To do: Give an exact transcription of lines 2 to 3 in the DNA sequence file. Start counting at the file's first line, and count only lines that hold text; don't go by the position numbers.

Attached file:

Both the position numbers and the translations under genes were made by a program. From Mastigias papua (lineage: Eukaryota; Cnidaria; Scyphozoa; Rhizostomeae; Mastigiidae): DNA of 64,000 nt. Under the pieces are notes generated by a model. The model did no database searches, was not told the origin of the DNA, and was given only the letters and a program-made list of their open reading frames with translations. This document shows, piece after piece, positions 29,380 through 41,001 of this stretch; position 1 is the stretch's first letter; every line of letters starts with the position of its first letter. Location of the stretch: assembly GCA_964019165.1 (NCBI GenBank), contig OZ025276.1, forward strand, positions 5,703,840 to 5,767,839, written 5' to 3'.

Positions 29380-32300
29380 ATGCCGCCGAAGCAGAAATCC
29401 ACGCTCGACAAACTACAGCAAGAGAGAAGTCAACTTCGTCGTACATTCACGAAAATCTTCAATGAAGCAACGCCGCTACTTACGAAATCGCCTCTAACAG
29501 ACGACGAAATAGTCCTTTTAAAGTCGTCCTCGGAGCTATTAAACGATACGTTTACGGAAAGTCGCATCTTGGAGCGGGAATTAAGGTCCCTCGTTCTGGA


Positions 29380-32300
29380 ATGCCGCCGAAGCAGAAATCC